Sunday, November 4, 2007

NYWC Day 3

I was called out twice today on my thoughts about the cheerleaders. First by Chap Clark's comment that systematic change does not put people down, and second by a fellow blogger asking me what I would do with the cheerleaders. I assume she meant in a youth group setting. They are both right in calling me out because it doesn't appear that I have a very Christ-like attitude about the cheerleaders. I guess I didn't really present myself very well on that one.

I don't think there is anything wrong with the girls doing the cheerleading, or the parents who allow their girls to cheerlead. I think the glorification of sexually provactive dancing is wrong. I think it is wrong for girls to grow up thinking that their worth is found in their looks, how much make-up they wear, how seductively they move, how much they weigh. I think it is wrong to reduce beautiful young girls to eye candy. I don't think this is a problem with parenting. This is a problem with sin, as overplayed as that sentence may be. I still don't want my hypothetical daughter to be a cheerleader.

I do think that the Church (and parents are included in this) has dropped the ball on honoring purity and teaching children how to remain pure.

So what would I do with the cheerleaders? Love them. As for the Jesus cups, I still don't love them.

Now today we attended the General Session and listened to Ralph Winter talk about becoming better story tellers. I think this is fantastic, for God's story, our story, has got to be the most amazing story ever written. And I think Ralph is right, we have got to embrace our job as tellers of the story. Zach Hunter, the 15 yr old author, talked for a moment too. He was asked what his generation needs from their youth pastors. It took me about an hour or so to process what he said, but it is profound. He said, Give us God, believe in me, and don't make service the next gimmick. Obviously, I am paraphrasing, but that's the crux of it.

Ironically, the Skit Guys came out right after Zach Hunter. It is ironic because literally right after a kid that could very well be in any number of youth ministries begged youth pastors to give him God, we fall back into entertaining once again. The Skit Guys were funny, I just hope the pastors in the audience didn't miss that irony.

I believe young people are aching for God. I believe they are searching for an authentic and dirty and messy faith. I believe they are thirsting for Living Water. And I believe kids are smart enough to know when they are being fed a watery Gospel. I think maybe we waste so much time learning how to effectively plan, how to dynamically preach, how deliver amazing light shows, how to play the most incredible games that we completely miss that our kids are begging us to give them God. This breaks my heart. And yes, I am being critical, I am deconstructing, but that's ok.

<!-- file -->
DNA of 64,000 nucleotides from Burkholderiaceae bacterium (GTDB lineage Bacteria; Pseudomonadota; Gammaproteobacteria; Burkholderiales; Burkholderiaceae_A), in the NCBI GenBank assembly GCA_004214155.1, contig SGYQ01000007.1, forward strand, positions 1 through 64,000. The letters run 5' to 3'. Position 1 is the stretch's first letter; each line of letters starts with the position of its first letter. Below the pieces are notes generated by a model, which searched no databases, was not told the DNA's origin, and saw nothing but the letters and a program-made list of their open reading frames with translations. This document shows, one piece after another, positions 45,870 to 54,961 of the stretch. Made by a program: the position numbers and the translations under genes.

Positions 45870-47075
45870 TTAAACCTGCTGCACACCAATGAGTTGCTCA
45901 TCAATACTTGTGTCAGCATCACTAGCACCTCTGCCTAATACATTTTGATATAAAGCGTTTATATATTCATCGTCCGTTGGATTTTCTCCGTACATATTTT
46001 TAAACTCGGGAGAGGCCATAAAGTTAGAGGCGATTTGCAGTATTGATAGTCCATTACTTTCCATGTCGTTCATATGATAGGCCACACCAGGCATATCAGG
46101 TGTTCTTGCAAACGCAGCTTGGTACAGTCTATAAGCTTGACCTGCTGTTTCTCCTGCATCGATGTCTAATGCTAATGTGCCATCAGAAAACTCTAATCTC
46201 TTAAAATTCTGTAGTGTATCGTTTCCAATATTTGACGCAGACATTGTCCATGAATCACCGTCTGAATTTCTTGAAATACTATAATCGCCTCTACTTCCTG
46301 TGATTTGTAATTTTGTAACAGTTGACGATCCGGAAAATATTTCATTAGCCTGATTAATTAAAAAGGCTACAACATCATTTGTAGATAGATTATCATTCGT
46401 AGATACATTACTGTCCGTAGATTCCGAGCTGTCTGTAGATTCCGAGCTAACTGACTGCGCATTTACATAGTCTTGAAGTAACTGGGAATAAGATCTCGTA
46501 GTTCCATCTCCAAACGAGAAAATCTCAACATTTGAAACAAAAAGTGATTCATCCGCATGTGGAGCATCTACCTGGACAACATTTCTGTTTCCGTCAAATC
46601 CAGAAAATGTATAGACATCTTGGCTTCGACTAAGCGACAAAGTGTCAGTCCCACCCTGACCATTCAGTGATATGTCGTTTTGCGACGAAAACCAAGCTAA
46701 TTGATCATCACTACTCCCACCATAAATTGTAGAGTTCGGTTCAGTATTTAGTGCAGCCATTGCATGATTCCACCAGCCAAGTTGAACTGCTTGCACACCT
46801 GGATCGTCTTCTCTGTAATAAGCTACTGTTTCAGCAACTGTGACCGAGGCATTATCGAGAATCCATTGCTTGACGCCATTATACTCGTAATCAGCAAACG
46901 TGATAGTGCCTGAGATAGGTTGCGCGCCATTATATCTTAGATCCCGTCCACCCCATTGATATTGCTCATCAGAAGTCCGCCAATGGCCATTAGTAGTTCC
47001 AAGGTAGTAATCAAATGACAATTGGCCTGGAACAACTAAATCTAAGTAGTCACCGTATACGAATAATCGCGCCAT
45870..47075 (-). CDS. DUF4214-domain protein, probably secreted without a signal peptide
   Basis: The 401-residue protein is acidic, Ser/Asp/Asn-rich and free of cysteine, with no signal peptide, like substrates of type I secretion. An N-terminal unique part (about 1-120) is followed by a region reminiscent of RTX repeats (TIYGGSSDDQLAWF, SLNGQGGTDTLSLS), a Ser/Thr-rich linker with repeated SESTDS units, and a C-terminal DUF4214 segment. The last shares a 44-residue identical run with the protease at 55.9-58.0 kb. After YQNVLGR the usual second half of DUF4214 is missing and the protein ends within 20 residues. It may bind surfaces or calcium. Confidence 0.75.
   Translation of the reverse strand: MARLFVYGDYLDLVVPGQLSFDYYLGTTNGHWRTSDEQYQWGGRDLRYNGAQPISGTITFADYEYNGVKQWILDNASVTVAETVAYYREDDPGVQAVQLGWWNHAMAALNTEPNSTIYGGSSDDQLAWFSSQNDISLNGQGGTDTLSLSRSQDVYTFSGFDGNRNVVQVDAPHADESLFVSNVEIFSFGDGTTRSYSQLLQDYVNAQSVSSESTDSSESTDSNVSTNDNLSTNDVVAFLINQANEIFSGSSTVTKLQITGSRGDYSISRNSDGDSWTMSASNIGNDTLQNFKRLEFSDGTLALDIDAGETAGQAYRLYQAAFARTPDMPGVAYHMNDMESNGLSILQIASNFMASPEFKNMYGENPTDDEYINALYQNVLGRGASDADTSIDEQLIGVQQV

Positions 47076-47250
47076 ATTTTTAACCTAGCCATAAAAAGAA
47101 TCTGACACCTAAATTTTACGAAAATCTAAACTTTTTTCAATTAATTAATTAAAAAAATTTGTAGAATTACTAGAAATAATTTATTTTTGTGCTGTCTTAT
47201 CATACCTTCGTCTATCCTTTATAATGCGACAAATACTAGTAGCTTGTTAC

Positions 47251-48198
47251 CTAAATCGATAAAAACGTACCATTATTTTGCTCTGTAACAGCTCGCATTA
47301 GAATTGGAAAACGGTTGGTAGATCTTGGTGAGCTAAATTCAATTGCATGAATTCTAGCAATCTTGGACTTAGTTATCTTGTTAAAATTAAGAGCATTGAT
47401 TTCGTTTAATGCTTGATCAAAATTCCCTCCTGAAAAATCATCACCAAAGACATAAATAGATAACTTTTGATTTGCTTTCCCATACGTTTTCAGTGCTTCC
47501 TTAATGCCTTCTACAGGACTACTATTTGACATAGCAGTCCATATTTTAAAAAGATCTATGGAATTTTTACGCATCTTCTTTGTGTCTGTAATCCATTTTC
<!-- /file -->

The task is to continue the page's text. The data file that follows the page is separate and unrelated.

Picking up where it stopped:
I would make a terrible youth pastor. I really would. I have little patience for the "entertaining them into Heaven" schemes. I don't like to play games. I hate the common practices of "outreach". I certainly don't have enough of a heart for evangelism. I suppose this is why I work at a children's shelter and not in a congregation.

Now onto what I have liked.
I loved the community of sharing a meal with our friends last night.
I loved Chap Clark's seminar on Deep Justice, and his statement: Service is an event. Justice is a lifestyle. Oh if we could teach that to our children. If we could learn that ourselves.
I being able to share this with my husband.
I love that God uses us, even when our efforts are crass and crude, even when we are arrogant.
And, I love that even though I may be critical and cranky about things, I know and others know, that we are all in the same boat. We are all here under the precious grace of God who loves his children.


The Mollinator said...

I love my kids who are cheerleaders.

I don't want my girl to be one. Luckily, she is more clumsy than well, someone who is clumsy. So, I think I will luck out.

Luke! said...

Andy (Kanakuk Camp Speaker) in speaking about parents involvement in Youth Ministry commented that however scary the cheerleaders where, that he was happy to see a lot of dad's spending quality time with their daughters. My YP in High School had a daughter in cheerleading. She has cystic fibrosis, so I can really appreciate the quality time that they have had together. I'll refrain from making comments about cheerleading, and instead comment on my appreciate for your teachability! Blessings

Ken said...

It's easy to love students who are cheerleaders. It's a whole other deal to watch your own daughter progress into a world that only amplifies their insecurities, devalues, and objectifies them.

And i for one, will not usher my daughter into that world.

Good for you to make a stand.

On the other hand, I am being careful to not make it such a big deal that all my girls want to do is be cheerleaders.

Ann said...

Regarding cheerleaders... my parents took a view like yours on cheerleaders. And while I think I dealt less than most girls with issues of self-esteem, weight, appearance, etc. (which was probably due more to the area in which I grew up and the positive adult and male influences I had in my life), I would also caution you not to forbid your children to get involved in something that might just end up being a ministry for them. I don't think it's cheerleading per se that is the problem. My boyfriend's little sister was a cheerleader and had a tremendous impact on the girls on the squad. David often comments on how proud he is of Emily for being a person of character and confidence among a lot of flimsy girls.

Dawn said...

Ralph Winter!?! You got to listen to Ralph Winter? I've read lots of his stuff and he's amazing! Did you get to meet him? Forget the cheerleader crap, tell me what Ralph Winter said.